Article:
The first time I went to the Seattle Taiwanese American Film Festival was in 2019. It’s a young festival started in 2018 by Seattle TAP (Taiwanese American Professionals). I had a phenomenal time. I saw the short film version of what would later be re-cast, re-shot and turned into the award-winning feature length film Little Big Women 孤味 directed by Joseph Hsu Chen-Chieh 許承傑. Highlights from that pre-COVID year also included Long Time No Sea 只有大海知道 (“only the sea knows”) about the Tao people of Orchid Island directed by Heather Tsui 崔永徽, and Our Youth In Taiwan 我們的青春，在台灣 about the Sunflower Movement directed by Fu Yue 傅榆.
Due to COVID-19, the festival moved online last year but I missed it because I was wildly distracted by the pandemic. So, this summer, I made a point to attend and last week had the pleasure of watching the 2021 Seattle Taiwanese American Film Festival 西雅圖台美電影節 online. Because of the Delta variant and fifth U.S. wave, the event was virtual again.
This year’s hands down favorite for me was the feature length film My Missing Valentine 消失的情人節 (“Valentine's Day vanishing”) directed by Yu-Hsun Chen 陳玉勳. It's a romantic comedy about a quirky, fast-moving post office worker who wakes up one morning and discovers her Valentine’s Day has vanished. The film is such a great movie – charismatic, unexpected, very well-acted and artfully made. The story is hilarious, of course, but at the same time heartfelt, smart, and surprising – something romantic comedies typically struggle to accomplish. My Missing Valentine swept the 57th Golden Horse Awards last November, receiving 11 nominations and taking home Best Feature Film, Best Original Screenplay, Best Visual Effects, Best Film Editing, and Best Director.
I also really liked the 2021 short film Hello from Taiwan 你好，從台灣來的 directed by Tiffany Frances 黃咏婷, about a Taiwanese family reuniting in the U.S. after a year of transnational parental and sibling separation. This film packed a lot of depth and complexity into its shorter format from the transnational, multicultural navigation of marital and family discord, to a beautiful re-curring earthquake metaphor of the youngest daughter’s confusion. Frances is a Taiwanese American director and this film was a product of the 2020 American Film Institute Directing Workshop for Women (AFI DWW).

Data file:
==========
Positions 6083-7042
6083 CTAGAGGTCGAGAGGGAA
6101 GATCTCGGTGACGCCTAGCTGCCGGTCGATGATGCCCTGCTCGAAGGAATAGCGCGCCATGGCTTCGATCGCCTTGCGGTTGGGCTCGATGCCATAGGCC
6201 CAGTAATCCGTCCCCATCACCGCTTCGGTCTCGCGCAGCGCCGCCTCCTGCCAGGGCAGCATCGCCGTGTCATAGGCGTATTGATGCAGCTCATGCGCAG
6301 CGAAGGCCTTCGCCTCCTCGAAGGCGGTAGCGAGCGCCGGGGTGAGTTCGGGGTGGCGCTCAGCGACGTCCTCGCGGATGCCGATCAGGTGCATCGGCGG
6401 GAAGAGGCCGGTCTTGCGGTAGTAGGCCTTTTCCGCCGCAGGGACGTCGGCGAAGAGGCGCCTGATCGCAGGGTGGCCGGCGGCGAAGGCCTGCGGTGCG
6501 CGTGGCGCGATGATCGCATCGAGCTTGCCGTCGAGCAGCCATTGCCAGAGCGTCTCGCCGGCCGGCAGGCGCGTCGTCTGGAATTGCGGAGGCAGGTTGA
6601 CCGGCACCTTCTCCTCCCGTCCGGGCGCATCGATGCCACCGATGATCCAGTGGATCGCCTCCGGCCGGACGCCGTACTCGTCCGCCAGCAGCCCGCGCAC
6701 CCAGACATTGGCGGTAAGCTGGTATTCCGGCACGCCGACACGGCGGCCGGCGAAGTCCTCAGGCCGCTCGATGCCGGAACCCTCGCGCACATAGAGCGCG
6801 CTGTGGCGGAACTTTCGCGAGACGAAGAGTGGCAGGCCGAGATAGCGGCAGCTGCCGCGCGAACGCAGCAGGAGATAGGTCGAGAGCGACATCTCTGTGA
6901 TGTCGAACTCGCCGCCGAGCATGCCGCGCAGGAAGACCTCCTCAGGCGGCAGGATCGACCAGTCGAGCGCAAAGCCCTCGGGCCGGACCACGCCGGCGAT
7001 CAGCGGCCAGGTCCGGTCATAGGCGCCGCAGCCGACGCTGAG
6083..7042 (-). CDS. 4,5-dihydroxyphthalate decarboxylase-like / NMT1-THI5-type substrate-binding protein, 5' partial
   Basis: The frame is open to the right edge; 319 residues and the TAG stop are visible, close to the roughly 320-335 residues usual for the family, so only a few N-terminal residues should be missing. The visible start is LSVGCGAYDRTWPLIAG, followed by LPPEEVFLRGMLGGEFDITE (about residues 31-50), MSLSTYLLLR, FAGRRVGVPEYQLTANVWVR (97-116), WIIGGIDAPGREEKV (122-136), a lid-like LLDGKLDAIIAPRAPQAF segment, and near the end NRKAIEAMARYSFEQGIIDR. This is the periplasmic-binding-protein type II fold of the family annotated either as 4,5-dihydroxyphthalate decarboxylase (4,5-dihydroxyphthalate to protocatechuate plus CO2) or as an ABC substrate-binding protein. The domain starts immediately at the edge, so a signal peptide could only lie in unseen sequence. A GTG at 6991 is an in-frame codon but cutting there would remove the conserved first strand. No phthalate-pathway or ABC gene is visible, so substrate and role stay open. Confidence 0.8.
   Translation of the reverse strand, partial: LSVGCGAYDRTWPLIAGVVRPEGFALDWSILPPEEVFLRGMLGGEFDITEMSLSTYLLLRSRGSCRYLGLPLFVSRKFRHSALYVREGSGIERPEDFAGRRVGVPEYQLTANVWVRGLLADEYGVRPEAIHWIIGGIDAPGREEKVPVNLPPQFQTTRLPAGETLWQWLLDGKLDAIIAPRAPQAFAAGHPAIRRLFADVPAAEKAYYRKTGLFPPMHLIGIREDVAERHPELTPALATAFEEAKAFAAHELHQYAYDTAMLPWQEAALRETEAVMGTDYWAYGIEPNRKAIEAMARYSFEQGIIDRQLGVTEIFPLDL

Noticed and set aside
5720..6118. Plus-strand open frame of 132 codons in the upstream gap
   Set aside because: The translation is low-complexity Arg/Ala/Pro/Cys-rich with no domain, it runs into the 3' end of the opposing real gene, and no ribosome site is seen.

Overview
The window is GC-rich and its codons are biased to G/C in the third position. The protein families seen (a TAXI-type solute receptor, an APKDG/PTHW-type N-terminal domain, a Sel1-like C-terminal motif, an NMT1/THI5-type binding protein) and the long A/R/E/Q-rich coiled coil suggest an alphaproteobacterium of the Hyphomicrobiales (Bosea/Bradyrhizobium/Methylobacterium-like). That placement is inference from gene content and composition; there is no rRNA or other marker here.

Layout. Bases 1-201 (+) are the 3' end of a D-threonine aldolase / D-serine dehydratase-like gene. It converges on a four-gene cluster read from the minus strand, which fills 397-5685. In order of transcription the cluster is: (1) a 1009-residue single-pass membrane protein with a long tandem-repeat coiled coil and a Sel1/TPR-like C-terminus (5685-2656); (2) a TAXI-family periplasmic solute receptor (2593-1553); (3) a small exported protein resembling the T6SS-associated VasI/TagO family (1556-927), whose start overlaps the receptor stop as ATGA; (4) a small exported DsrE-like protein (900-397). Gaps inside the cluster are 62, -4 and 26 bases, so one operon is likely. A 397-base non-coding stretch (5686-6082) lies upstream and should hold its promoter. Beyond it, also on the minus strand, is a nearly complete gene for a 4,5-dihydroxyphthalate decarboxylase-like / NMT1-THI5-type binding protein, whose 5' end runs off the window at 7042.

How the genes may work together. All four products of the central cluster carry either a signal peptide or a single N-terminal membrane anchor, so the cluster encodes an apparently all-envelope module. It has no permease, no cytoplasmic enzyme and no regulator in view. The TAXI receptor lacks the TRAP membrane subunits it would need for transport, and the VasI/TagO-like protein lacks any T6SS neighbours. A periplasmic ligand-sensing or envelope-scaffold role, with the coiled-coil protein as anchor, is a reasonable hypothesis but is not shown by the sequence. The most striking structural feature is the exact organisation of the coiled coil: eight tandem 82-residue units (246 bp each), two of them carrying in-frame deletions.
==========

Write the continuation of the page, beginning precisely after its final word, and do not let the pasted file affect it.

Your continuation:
There was the heartbreaking 2017 short film Turn Around and Run 少年愉竊ji記 (“juvenile theft”), directed by Yu-Che Wu 吳語哲, about a boy abandoned by his mother who clings to a disintegrating ping pong paddle she once gave him. Conversations with directors were live streamed and recorded throughout the week. During his interview, Wu spoke on the challenge and also the joy of working with a child actor on such a serious role. The result is hard to watch but so compelling; poignant, raw, and hard-hitting.
I was impressed as well by The Way Home 阿查依蘭的呼喚 (“call of the Azangiljan”) directed by Elaine Wei 魏郁蓁. It's a documentary about the difficult journey of a displaced Indigenous Taiwanese woman and single mother of three, Dremedreman Azangiljan, to return home and take her place as Paiwan tribal chief heir. Wei is a longtime producer and this film was her directorial debut. It took a bumpy seven years to film The Way Home. She is dedicated to helping preserve Indigenous Taiwanese and Hakka culture through documentary film-making but is not Indigenous herself.
Finally, I was so heartened to see strong LGBTQIA+ representation among the festival's lineup, such as in the feature length film Dear Tenant 親愛的房客, directed by Yu-Chieh Cheng 鄭有傑, and short film Swingin’ 輕鬆搖擺 (“easy swinging”), directed by Shang-Sing Guo 郭尚興. Taiwan was the first country in Asia to legalize gay marriage and while the move was progressive, there’s still a long way to go as the country tries to evolve beyond traditional Confucian, cishetero, patriarchal norms. Dear Tenant won both Best Leading Actor and Best Supporting Actress at the 57th Golden Horse Awards.
My takeaway after my second Taiwanese American film festival is this: Taiwan truly is a unique place with its own historical trajectory (entirely different than China’s); its own complex culture made up of many different ethnicities; and its own multifaceted, important stories to tell. To an extent, I always knew this as a Taiwanese American. But there’s still so much I don’t know and getting to experience this film festival reminded me again how special Taiwan is. Though it may be small, the islands have a lot to say. 加油台灣！